Book Review of "Newsworthy" by Deborah D.E.E.P. Mouton
Newsworthy is a book of poems written by the 3rd Houston Poet Laureate, Deborah D.E.E.P. Mouton. In this collection, she recounts recent yet overlooked instances of police brutality towards African Americans, her loved ones, and herself. The cover of the book is the silhouette figure of a human body with a deer head, a nod to one of the collection’s works titled Open Season, spoken from the perspective of a hunter (cop) reminiscing about the pleasure that comes from hunting prey (black youth). The speaker’s tone is one of excitement and glee at the opportunity of poaching wild game, and it strongly contrasts the details of the speaker’s hunting practices. The poem’s third stanza best encapsulates the aforementioned irony:
Don’t bother / sitting on top of an open hill /watching the surrounding pastures / and brushy banks / You’re better off inside the hood woods / so that if a boy buck / approaches / you can move back / stalk through cover / Dark fur / oversized antlers / the ones whose pelt sags / just below the waist / have the most tender innards / This one looked injured
dipped when he walked / already took a shot at ‘em / looked under 35 / That’s good / Get ‘em too old / they may have learned / how to run / how to stay quiet / invisible
The most coveted prey are stated to be young bucks (boys) from the woods (hood) with dark fur (skin), pelts (pants) that sag just below the waist, and gaits indicative of injury (swagger walks). Open Season illustrates how the oppressor dehumanizes victims of racial injustice and provides a stark contrast to the rest of the collection’s poems, which showcase the humanity and unadulterated stories of these individuals.
The first page of nearly every poem in Newsworthy displays mileage in the top right-hand corner. Although it is not explicitly stated what these distances represent, it can be inferred that she is documenting the distance between herself and the event described in the poems at the time in which they occurred. Victims of police brutality like Freddie Gray and Oscar Grant are referenced in the poems On Baltimore from Beeville and Freak Show Station respectively, as well as lesser-known individuals mentioned in other poems whose experiences are presented as equally legitimate. One such individual is Amandla, whose encounters with police and judicial oppression are spaced throughout the collection, starting with her as a child witnessing her brother and parents harmed and haunted by the police, and ending with her as an adult who had faced some jarring encounters of her own.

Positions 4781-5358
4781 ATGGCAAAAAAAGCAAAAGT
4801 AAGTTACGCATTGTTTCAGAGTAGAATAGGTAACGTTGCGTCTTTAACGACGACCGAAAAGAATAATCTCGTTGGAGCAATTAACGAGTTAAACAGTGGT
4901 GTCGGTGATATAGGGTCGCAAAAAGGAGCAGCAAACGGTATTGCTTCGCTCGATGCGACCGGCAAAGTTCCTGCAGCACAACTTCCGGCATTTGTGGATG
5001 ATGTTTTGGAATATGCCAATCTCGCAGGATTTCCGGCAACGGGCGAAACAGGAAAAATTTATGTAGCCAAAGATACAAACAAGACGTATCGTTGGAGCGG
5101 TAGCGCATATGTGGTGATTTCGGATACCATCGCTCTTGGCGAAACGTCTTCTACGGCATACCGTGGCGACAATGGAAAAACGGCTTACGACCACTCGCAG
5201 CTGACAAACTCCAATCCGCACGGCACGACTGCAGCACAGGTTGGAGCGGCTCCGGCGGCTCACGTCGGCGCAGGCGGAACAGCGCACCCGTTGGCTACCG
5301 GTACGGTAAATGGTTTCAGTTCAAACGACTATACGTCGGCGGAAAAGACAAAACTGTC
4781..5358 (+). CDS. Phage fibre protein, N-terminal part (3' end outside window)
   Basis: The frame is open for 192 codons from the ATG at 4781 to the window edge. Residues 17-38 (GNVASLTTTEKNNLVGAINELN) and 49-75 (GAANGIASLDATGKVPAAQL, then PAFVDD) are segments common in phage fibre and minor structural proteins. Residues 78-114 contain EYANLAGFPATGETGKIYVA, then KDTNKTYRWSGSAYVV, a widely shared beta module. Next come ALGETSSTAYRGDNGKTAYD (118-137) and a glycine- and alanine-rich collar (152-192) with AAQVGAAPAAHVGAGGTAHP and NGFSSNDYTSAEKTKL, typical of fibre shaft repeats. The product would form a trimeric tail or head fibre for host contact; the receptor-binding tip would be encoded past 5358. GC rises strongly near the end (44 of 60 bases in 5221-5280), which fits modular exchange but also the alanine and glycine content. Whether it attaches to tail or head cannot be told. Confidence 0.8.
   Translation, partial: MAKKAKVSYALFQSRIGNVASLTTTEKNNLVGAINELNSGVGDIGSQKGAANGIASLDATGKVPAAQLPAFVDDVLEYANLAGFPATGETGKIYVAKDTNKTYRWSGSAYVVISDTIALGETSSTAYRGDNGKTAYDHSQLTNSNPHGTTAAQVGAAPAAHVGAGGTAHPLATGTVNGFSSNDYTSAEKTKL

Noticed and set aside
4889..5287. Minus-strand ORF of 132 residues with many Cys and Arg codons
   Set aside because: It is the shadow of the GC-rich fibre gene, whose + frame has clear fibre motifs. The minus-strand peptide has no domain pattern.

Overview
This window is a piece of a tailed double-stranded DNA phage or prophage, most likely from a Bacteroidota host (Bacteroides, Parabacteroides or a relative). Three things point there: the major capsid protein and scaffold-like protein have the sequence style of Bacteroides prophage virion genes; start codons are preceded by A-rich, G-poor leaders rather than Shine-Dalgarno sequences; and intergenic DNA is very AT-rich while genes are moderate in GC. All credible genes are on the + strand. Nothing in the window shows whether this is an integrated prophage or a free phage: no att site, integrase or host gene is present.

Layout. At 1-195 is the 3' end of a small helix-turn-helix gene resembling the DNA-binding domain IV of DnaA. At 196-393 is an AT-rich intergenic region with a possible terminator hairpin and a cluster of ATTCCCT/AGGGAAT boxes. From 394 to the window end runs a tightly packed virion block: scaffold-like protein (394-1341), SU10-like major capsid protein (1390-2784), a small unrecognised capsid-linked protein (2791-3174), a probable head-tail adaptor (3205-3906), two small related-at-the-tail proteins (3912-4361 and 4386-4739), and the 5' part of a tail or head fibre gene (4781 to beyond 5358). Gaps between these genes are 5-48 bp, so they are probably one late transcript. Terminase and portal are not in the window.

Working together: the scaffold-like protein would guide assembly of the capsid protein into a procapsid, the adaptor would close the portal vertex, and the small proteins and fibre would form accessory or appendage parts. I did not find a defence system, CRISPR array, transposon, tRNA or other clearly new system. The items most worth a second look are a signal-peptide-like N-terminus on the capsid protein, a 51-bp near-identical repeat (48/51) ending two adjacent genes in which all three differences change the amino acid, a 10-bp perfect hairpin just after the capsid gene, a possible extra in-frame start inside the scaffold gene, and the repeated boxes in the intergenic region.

The book is separated into 8 sections, each one beginning with a poem about Amandla and her families' struggles before moving on to events spanning the entire United States. These introductory poems all have a title that begins with the phrase "The Time We …", and due to the relatability of the events shared in these introductory poems for many African Americans, the "We" in these titles might not only encompass Amandla's family, but also any who have endured heartache and loss at the hands of law enforcement. There are 23 poems in total, most of them written in free verse, but also in a way that compliments the message of each poem. For example, in a poem titled First Time Around the Block, the speaker counts from 1-10 and then back to 1, but D.E.E.P. arranges the numbers on the page similar to a hopscotch court. This is rather fitting for the poem, since the speaker and their companions are playing hopscotch outdoors when danger comes their way. In addition, the form of these introductory poems differs from that of the rest of the book in that they are haibans (prose followed by a haiku).
In the poem Filter (pages shown below), D.E.E.P. contrasts the narratives fed to the public about a black death with the reality of such a tragedy. One of the various beauties of this collection is that it grants special attention to tragic moments of oppression that were insufficiently broadcasted by the media. Thus, D.E.E.P. deems them “newsworthy.” Furthermore, the Amandla poems show that the African American experience is not solely composed of sorrow (as public narratives may have you believe), but also of unity. We read of the concern that Amandla’s family members have for each other when any are confronted by the police and we become witnesses of their efforts to ensure that no one feels alone. D.E.E.P. has demonstrated that this unity can enable a family, a people, and that people’s history to weather the storms that come their way. Thus, even with the book’s dark theme, love shines through and ultimately grants us the hope that these heart-wrenching stories will not be forgotten.